Up the Republic!
By DAVID COLLARD
The author Neil Griffiths runs an engagingly low-tech YouTube channel on which he delivers informal off-the-cuff literary monologues straight to camera, occasionally swigging from a glass of red wine. While preparing a broadcast about his favourite novels of 2015 (see above), he realized that they had all originated with small independent publishers and this was, he says, "a Damascene moment that turned me into an evangelist".
Griffiths brings a convert's enthusiasm and energy to the publishing revolution that has emerged over the past few years – an equivalent, if you like, of micro-breweries, artisanal bakeries and hipster pop-up bars.
Griffiths's Betrayal in Naples (2004) won the Writers’ Club First Novel Award, and Saving Caravaggio was shortlisted for the Costa Best Novel Award in 2007. At the end of February this year, after mulling over that Damascene moment, he launched the Republic of Consciousness Prize for Small Presses, open to UK and Irish publishers employing no more than five full-time members of staff. Each publisher can submit a novel or single-author collection of short stories. A shortlist of eight books, decided by a group of independent booksellers, will be confirmed at the end of the year, and the winners announced in February 2017. Griffiths freely admits there is a "selfish reason" for launching the prize – he wants his third novel Family of Love to be published by an independent publisher because it is, he says, a "subtle" book about faith that would be "difficult for a major publisher to get on board with" (Griffiths's previous novels were published by Penguin).
Griffiths defines the "Republic of Consciousness" as a "writer's attempt to deliver us into the consciousness of another person, to take us from being mere witnesses to a character’s behaviour to participating in their lived experience [and] the re-creation of a perceived world without any mediating voice". Not always the sort of thing one finds in mainstream middlebrow fiction, but precisely the kind of writing that excites Griffiths and those of us who share his taste for (as he puts it) "hardcore literary fiction and gorgeous prose". Galley Beggar Press (which published Eimear McBride's debut A Girl Is a Half-formed Thing and Alex Pheby's Playthings) is among the independents most admired by Griffiths, but there are many others, all punching far above their weight: Fitzcarraldo Editions (publishers of Mathias Énard's Zone), and Claire-Louise Bennett's Pond), And Other Stories, 3AM Press, Dublin's Tramp Press and (in the US) Dalkey Archive and Coffee House Press.
But evangelical zeal and high-minded intentions aside, is there room for yet another literary prize? Griffiths has a brisk defence: "Whatever one thinks about awards in the arts, they do tend to attract attention, boost sales, and provide a little momentum – which is always a good thing. And even though the money won’t be Booker or Costa levels, any money is always welcome. And if the prize can include the independent bookshops – as judges and points of sale – then everyone wins".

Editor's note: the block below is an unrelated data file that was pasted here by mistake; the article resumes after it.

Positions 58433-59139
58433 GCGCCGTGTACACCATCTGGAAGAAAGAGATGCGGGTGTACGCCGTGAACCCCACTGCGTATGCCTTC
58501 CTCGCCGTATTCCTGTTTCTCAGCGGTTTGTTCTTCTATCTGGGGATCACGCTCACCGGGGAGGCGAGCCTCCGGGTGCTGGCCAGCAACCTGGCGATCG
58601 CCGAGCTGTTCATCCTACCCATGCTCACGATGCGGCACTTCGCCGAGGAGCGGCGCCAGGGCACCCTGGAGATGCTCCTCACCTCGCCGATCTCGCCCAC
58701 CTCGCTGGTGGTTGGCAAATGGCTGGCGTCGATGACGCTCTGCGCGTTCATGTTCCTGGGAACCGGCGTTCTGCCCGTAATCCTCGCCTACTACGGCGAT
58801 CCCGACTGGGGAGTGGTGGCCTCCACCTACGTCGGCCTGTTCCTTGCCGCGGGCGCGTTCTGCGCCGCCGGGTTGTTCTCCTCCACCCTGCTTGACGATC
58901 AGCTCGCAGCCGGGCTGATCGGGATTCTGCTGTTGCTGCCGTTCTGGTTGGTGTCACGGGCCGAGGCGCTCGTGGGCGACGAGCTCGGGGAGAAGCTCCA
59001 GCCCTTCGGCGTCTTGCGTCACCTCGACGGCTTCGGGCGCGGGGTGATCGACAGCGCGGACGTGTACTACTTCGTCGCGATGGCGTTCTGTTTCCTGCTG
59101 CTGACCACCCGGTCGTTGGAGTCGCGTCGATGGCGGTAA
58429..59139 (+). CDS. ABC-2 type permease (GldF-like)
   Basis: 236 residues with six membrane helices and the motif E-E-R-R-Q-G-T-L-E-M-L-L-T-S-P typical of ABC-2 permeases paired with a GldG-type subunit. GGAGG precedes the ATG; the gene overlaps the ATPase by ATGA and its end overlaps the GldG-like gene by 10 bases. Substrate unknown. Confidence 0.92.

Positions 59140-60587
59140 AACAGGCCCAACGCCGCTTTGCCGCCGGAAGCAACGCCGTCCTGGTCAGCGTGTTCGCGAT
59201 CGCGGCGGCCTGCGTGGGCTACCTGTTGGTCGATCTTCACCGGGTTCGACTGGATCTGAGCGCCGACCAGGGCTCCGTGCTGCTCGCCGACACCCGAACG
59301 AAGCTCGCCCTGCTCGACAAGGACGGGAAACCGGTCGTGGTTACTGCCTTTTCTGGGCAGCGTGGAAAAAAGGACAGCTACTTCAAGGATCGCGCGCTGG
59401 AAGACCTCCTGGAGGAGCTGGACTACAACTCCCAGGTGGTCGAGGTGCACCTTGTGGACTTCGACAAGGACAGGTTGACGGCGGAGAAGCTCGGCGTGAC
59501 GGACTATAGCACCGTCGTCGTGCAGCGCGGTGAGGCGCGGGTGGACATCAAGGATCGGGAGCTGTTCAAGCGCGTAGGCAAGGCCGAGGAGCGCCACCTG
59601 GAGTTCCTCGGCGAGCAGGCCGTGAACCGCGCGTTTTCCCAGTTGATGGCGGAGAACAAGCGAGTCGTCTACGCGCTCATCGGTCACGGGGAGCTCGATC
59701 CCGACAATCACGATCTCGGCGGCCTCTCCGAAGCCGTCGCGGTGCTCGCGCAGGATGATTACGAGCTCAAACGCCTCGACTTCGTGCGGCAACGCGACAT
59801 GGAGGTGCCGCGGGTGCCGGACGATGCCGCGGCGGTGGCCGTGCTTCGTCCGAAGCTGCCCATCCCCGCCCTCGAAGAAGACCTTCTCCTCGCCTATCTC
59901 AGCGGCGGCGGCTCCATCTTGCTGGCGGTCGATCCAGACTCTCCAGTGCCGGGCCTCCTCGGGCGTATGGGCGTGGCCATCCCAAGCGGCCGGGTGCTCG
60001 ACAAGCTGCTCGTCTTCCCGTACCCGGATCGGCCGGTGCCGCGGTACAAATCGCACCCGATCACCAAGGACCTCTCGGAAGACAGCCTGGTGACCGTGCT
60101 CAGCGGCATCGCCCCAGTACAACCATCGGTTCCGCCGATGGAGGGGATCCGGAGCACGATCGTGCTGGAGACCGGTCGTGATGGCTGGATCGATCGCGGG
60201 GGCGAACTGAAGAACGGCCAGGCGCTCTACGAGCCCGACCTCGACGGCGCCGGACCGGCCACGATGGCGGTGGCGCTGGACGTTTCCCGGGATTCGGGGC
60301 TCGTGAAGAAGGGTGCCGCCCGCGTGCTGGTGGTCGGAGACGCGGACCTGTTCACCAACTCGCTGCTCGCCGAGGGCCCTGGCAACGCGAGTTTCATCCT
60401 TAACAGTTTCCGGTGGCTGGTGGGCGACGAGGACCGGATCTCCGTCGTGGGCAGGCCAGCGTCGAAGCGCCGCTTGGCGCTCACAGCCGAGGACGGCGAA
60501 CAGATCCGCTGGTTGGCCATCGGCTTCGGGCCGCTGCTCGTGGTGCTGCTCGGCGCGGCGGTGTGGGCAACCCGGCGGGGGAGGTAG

That remains to be seen, but I think he's on to something. He has put £2,000 of his own money into the prize, and more will probably be added. Speaking to the Guardian at the time of the launch, he said: “I think I’m going to try and put a bit of a guilt trip on high-selling literary novelists, asking them to match what I’ve thrown in. I’m hoping to get it up to about £10,000 . . . . These quite niche, quite difficult literary novels are really important in terms of making sure we have a vibrant literary life, so let’s support them”.
The nine judges announced last week are Griffiths, his co-chair Marcus Wright, and the booksellers Sam Fisher (Burley Fisher Books, London) Gary Perry (Foyles, London) Anna Dreda (Wenlock Books, Shropshire) Helen Stanton (Forum Books, Northumberland) Lyndsy Kirkman (Chapter One Books, Manchester), Emma Corfield (Book-ish, Crickhowell, Wales) and Gillian Robertson (Looking Glass Books, Fife, Scotland).
Speaking to The Bookseller recently, Griffiths said: "I realized after having a conversation at a literary event that half of these small publishers are vulnerable to going bankrupt half of the year. They don’t have big names such as Jamie Oliver or David Walliams to keep them afloat if their literary fiction either does or doesn’t work – but if they sell an extra 200 copies it can make a great difference. This is what I hope this prize will help to do. The business model is terrible so you would only do it if you love it".
Love? Yes, and why not? There's no reason our literary culture should be in entirely in thrall to marketing teams and focus groups and balance sheets and bottom lines. It's about much more than big advances and hype. It's about aiming high and taking risks, and having a stubborn belief in the enduring value of good writing.